Is personal consumer data still a viable option to use for ad targeting if only a limited amount of a brand's customers give consent to use it?
This year advertisers and the companies providing services to them will face a lot of challenges around privacy and how to protect the customer data they gather. For the most part, the issues will come from the new European Union (EU) General Data Protection Regulation (GDPR), which becomes law in EU member states this May.
That rule will impact all companies in 2018, from publishers to brands to platform providers -- not just in Europe, but worldwide.
Jason Fairchild, cofounder at OpenX, called GDPR the "single most important regulation to hit advertising technology" because it touches any company that has data on an EU citizen.
"In the United States, no company is ready for this," he said. "We think it will even advance the consolidation in ad tech because for years there's been no risk to a publisher that added ad-tech partners. Now for everyone they add, the publisher is liable for their certification around GDPR."
Ad execs simply are not familiar with laws. In fact, in a recent study by Commvault -- a data backup, protection, recovery and management provider specializing in GDPR -- only 21% of respondents feel they have a good understanding of what GDPR means in practice. Only 18% said they understood what data their company has and where it lives, whereas 17% understood the potential impact of GDPR on the overall business, 12% understood how GDPR would affect cloud services, and 11% said they understood what constituted personal data.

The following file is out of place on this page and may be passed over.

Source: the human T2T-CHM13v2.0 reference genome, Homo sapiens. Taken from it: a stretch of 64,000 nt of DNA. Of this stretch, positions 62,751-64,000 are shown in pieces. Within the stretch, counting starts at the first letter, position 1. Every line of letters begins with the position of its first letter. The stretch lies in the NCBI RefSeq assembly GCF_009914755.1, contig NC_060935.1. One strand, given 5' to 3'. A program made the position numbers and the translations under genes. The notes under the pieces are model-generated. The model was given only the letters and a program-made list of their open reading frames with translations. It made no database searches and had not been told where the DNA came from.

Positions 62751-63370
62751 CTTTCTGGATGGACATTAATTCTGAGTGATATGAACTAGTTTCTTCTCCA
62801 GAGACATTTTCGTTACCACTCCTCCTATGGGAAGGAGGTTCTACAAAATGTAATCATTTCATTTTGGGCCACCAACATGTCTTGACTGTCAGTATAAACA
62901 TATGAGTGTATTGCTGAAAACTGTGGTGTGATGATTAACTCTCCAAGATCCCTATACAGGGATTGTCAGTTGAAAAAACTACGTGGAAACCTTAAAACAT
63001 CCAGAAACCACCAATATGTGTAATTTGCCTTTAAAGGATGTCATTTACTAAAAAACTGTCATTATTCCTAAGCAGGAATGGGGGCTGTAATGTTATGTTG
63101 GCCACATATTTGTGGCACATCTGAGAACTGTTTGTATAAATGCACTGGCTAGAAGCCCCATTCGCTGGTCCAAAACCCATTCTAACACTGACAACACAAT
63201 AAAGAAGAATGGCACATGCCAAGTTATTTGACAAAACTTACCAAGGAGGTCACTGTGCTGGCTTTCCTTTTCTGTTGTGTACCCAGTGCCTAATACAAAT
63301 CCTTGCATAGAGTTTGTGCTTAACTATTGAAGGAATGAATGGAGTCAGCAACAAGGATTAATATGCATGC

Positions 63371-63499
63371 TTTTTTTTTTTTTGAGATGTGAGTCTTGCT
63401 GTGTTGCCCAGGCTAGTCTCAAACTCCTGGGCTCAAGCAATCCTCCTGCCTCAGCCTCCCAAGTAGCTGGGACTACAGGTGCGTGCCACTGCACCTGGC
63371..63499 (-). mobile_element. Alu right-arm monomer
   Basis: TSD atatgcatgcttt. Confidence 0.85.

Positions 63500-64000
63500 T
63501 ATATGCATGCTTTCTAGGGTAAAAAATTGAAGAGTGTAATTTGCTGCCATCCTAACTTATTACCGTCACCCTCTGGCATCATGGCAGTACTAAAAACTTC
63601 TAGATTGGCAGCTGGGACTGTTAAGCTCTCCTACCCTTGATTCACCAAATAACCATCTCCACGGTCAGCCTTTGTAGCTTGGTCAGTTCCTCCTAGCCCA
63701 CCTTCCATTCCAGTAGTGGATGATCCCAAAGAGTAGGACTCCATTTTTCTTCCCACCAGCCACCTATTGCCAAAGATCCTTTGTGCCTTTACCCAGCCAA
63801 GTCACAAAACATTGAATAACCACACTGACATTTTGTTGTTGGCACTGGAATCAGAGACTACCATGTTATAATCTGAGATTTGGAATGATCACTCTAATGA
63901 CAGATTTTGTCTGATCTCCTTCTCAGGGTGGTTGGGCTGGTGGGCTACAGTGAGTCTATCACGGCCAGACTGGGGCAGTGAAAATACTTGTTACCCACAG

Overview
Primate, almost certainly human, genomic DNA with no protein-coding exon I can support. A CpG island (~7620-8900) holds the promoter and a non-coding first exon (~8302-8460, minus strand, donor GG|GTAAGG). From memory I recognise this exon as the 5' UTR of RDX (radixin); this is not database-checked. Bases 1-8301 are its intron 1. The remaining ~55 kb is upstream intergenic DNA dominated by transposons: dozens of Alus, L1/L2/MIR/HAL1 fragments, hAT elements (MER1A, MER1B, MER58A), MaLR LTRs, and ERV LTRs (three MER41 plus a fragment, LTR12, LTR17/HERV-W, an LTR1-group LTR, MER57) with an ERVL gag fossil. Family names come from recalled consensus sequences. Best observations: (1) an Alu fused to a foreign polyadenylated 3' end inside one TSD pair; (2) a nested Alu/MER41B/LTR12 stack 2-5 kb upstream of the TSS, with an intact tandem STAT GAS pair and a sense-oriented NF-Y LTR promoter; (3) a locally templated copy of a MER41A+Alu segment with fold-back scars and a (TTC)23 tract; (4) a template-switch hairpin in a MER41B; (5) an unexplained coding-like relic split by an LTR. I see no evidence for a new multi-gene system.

When GDPR goes into effect in May, publishers with European traffic will be required to disclose all of the third parties that capture specific user data from their site, according to a report from Ad Lightning.
While it’s not a U.S. government policy, U.S. companies must take steps to either block EU users or implement processes that ensure compliance. Most tools publishers use to detect ad-related issues don’t provide the transparency required to implement GDPR compliance policies.
Privacy and security breaches will put more focus on legislative developments, according to Dave Dague, executive vice president, Infutor, a consumer identify management company.
With numerous data breaches in 2017, consumer data privacy and security is a top identity trend to watch. While it isn’t likely that EU GDPR-scale legislation is imminent in the U.S., marketers who use consumer identity data should watch closely for new legislation and regulations that affect both treatment and interaction with consumers, Dague said.